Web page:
Sunday 21st October 1984
Second place in the final race of the season, the Portuguese Grand Prix, gave Niki Lauda the world motor-racing championship for the third time. The man who won the race, Lauda’s McLaren team-mate, Alain Prost, was pipped to the title by the narrowest of margins, just half a point. McLaren dominated the season, with Prost winning 7 races to equal the season wins record set by Jim Clark in 1963, and Lauda winning 5, making the McLaren MP4/2 the most dominant single season car in the sports history to that point. The team also scored four 1–2 results during the season to easily win the Constructors’ Championship with a then-record 143.5 points, some 86 points in front of second-placed Ferrari. McLaren won 12 of the season’s 16 races, with Brabham’s reigning World Champion Nelson Piquet scoring two wins. Michele Alboreto (Ferrari) and Keke Rosberg (Williams-Honda) were the only other winners in the season with each winning a single race.
For Japanese giant Honda, Rosberg’s win in the Dallas Grand Prix in the United States would be the first of 40 wins for their turbocharged V6 engines until the turbos were banned following the 1988 season. It was also Honda’s first win in Formula One since John Surtees had won the 1967 Italian Grand Prix at Monza driving the V12 powered Honda RA300 in its debut race. The Dallas Grand Prix was a one-off race, as the race was inexplicably run during the 100F heat of a Texas July summer; the weather and track temperatures were so high that the track broke up very badly. Aside from those problems, the circuit and the organization were well-received, and race was a classic- but only 7 cars finished. This was similar to the previous race in Detroit, where only 6 cars finished. Renowned British motorsports journalist Denis Jenkinson referred to these 2 American races as “demolition derbies”.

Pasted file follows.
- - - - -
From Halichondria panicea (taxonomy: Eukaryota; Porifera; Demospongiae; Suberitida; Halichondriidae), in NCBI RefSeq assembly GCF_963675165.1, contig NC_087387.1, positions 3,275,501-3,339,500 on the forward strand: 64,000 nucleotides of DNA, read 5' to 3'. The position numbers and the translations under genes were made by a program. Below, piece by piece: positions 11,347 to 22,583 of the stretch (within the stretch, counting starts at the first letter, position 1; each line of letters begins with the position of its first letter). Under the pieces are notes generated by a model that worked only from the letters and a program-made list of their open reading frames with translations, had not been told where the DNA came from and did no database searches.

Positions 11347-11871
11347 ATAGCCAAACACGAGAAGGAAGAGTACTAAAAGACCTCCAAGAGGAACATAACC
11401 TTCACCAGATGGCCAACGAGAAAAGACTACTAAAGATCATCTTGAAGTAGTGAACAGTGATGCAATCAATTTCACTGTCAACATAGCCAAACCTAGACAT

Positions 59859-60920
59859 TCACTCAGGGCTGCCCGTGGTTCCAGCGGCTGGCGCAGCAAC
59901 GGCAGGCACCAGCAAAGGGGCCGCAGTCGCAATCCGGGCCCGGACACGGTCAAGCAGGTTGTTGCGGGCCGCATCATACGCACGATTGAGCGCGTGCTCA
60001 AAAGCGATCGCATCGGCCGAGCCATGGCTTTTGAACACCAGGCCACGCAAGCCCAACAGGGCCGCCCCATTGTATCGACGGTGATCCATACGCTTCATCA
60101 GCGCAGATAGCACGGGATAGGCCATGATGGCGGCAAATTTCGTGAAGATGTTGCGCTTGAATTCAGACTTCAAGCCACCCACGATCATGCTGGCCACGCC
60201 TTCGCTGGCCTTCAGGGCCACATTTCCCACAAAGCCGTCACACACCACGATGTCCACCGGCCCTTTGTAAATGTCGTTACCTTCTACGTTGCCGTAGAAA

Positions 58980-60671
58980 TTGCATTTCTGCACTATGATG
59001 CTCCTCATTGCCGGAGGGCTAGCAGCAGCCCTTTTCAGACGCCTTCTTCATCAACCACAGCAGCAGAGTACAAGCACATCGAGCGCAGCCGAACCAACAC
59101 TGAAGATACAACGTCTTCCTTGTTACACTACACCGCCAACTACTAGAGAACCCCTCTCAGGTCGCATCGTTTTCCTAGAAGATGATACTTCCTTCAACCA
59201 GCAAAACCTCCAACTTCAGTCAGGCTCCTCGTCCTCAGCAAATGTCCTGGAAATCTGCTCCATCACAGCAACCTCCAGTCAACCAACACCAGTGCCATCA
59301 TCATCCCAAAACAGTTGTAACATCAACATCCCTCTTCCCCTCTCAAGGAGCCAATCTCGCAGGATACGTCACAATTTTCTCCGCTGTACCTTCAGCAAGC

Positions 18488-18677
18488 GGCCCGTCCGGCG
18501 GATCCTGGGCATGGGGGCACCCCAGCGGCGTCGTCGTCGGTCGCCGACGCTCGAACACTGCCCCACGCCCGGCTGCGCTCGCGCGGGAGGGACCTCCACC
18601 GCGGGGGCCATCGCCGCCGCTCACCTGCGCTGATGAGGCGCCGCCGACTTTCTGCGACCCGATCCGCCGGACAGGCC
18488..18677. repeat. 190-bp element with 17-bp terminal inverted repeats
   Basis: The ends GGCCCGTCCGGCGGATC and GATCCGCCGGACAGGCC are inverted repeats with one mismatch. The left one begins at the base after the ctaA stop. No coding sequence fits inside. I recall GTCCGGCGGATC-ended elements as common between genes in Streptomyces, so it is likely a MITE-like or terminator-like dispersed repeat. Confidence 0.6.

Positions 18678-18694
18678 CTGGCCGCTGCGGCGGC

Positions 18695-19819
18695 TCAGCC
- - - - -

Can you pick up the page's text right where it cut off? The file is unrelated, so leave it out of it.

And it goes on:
Zolder held its last Formula One Grand Prix when it hosted the third round Belgian Grand Prix. Fittingly at the track where Ferrari’s Gilles Villeneuve had been killed in 1982, Michele Alboreto took pole and won the race carrying Villeneuve’s #27 on his car. The Dijon-Prenois circuit also hosted its final Grand Prix when it hosted the French Grand Prix (Rd.5) won by Niki Lauda.